Carbon Isotope Fractionation during Photorespiration and Carboxylation in Senecio1[W][OA] Gary J. Lanigan2, Nicholas Betson3, Howard Griffiths, and Ulli Seibt4* Physiological Ecology Group, Department of Plant Sciences, University of Cambridge, Cambridge CB2 3EA, United Kingdom The magnitude of fractionation during photorespiration and the effect on net photosynthetic 13C discrimination (D) were investigated for three Senecio species, S. squalidus, S. cineraria, and S. greyii. We determined the contributions of different processes during photosynthesis to D by comparing observations (Dobs) with discrimination predicted from gas-exchange measurements (Dpred). Photorespiration rates were manipulated by altering the O2 partial pressure (pO2) in the air surrounding the leaves. Contributions from 13C-depleted photorespiratory CO2 were largest at high pO2. The parameters for photorespiratory fractionation (f ), net fractionation during carboxylation by Rubisco and phosphoenolpyruvate carboxylase (b), and mesophyll conductance (gi) were determined simultaneously for all measurements. Instead of using Dobs data to obtain gi and f successively, which requires that b is known, we treated b, f, and gi as unknowns. We propose this as an alternative approach to analyze measurements under field conditions when b and gi are not known or cannot be determined in separate experiments. Good agreement between modeled and observed D was achieved with f 5 11.6& 6 1.5&, b 5 26.0& 6 0.3&, and gi of 0.27 6 0.01, 0.25 6 0.01, and 0.22 6 0.01 mol m22 s21 for S. squalidus, S. cineraria, and S. greyii, respectively. We estimate that photorespiratory fractionation decreases D by about 1.2& on average under field conditions. In addition, diurnal changes in D are likely to reflect variations in photorespiration even at the canopy level. Our results emphasize that the effects of photorespiration must be taken into account when partitioning net CO2 exchange of ecosystems into gross fluxes of photosynthesis and respiration.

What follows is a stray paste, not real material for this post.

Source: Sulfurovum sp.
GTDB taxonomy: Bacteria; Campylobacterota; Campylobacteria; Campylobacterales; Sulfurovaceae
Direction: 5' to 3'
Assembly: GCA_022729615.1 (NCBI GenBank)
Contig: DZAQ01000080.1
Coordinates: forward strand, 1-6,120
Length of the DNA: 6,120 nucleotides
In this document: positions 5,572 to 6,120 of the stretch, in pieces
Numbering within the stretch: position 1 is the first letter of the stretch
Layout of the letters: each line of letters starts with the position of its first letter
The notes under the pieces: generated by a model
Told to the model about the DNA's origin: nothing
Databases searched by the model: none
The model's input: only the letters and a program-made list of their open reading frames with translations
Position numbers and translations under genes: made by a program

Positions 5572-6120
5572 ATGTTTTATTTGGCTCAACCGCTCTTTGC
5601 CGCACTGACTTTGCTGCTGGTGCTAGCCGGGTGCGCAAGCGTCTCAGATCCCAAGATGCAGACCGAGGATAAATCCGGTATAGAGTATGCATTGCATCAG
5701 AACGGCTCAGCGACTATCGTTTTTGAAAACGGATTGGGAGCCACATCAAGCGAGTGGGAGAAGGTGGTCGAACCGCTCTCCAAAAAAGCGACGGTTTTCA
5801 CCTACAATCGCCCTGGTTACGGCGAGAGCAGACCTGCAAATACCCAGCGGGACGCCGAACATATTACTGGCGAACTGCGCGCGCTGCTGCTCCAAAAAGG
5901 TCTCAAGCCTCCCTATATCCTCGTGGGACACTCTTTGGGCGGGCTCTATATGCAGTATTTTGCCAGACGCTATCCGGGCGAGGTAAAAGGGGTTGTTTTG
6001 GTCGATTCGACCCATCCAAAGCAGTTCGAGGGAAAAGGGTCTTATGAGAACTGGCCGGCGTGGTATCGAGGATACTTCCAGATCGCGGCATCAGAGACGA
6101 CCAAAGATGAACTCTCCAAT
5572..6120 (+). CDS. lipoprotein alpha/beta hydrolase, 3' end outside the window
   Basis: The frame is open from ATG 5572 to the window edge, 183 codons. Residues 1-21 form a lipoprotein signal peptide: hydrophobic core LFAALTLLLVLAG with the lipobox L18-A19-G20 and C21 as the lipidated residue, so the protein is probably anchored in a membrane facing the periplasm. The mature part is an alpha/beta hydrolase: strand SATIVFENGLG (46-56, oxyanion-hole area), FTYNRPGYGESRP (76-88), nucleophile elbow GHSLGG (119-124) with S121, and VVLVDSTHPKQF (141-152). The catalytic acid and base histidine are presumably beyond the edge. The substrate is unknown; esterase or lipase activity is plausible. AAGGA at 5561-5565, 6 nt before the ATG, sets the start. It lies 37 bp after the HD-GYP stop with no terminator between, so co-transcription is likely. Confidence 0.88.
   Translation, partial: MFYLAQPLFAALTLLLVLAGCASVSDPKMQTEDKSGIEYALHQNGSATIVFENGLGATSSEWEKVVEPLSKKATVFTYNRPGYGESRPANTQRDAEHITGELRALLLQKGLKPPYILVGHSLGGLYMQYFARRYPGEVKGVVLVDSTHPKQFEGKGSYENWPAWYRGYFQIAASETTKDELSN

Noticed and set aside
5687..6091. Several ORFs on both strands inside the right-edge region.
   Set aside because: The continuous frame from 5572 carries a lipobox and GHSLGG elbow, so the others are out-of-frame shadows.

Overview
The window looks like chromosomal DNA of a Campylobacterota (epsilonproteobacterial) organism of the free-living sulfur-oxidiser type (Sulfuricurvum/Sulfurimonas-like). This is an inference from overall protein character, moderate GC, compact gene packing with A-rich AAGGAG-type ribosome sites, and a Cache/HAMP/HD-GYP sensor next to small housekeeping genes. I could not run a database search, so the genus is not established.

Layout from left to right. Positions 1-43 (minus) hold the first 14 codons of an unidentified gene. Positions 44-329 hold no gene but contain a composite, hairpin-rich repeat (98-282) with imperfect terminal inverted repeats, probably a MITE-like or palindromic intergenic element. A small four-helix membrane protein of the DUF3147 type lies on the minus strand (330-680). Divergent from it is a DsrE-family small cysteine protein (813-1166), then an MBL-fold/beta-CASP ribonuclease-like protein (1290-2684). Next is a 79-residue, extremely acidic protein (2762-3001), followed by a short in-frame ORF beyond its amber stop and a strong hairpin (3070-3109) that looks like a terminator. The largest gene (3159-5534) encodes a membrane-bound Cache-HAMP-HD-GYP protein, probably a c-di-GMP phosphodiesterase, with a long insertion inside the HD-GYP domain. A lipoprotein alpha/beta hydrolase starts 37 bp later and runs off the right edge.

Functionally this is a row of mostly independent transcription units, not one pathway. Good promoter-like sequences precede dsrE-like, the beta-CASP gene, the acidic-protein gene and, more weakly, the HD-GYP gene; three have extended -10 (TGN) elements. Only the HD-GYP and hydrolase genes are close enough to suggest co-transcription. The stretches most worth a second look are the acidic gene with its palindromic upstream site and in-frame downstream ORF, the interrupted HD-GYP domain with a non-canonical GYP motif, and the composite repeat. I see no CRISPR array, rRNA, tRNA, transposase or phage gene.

Development of the theory linking the d13C signatures of plant CO2 fluxes or organic material to leaf gas exchange (Farquhar et al., 1982) has led to a wide range of applications for crops and natural vegetation. For example, d13C data are used to study plant water use efficiency (Hobbie and Colpaert, 2004; Cernusak et al., 2008; Seibt et al., 2008) and respiration and secondary fractionation processes (Ghashghaie et al., 2003; Wingate et al., 2007; Bathellier et al., 2008) and to partition net ecosystem CO2 fluxes between photosynthesis and respiration (Bowling et al., 2001; Oge´e et al., 1 This work was supported by the European Research Training Network (Network for Ecophysiology in Closing Terrestrial Carbon Budget; contract no. HPRN–CT–1999–00059), by a Marie Curie Fellowship of the European Commission to U.S. (contract no. MOIF–CT–2004–2704), and by the Department of Plant Sciences, University of Cambridge. 2 Present address: Teagasc, Johnstown Castle Environmental Research Centre, Wexford, Ireland. 3 Present address: RPS Group, Willowmere House, Compass Point Business Park, Stocks Bridge Way, St. Ives PE27 6JL, United Kingdom. 4 Present address: UMR Bioemco, 78850 Thiverval-Grignon, Universite´ Pierre et Marie Curie, Paris 6, France. * Corresponding author; e-mail [email protected]